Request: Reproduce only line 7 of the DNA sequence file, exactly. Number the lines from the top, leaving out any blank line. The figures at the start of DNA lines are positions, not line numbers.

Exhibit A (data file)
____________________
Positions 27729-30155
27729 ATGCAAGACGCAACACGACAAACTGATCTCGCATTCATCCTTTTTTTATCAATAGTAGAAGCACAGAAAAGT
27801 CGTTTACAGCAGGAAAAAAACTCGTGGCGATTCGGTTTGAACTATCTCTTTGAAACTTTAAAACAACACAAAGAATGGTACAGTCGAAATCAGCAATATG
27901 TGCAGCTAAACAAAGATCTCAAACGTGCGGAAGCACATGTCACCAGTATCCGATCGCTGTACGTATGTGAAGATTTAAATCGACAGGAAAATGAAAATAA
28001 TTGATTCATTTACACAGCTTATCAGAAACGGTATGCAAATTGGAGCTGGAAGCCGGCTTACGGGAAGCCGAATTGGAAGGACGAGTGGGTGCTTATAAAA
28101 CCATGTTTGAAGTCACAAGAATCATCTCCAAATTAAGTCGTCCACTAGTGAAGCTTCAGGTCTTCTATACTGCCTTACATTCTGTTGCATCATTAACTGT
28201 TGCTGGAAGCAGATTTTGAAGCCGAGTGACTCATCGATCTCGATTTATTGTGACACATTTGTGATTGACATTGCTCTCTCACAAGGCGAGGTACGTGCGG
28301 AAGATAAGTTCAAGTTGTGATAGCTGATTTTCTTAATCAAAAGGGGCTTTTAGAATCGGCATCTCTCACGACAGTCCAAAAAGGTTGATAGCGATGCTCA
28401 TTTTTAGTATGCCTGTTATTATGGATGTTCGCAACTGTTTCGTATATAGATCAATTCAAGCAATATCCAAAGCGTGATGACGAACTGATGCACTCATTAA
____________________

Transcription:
28201 TGCTGGAAGCAGATTTTGAAGCCGAGTGACTCATCGATCTCGATTTATTGTGACACATTTGTGATTGACATTGCTCTCTCACAAGGCGAGGTACGTGCGG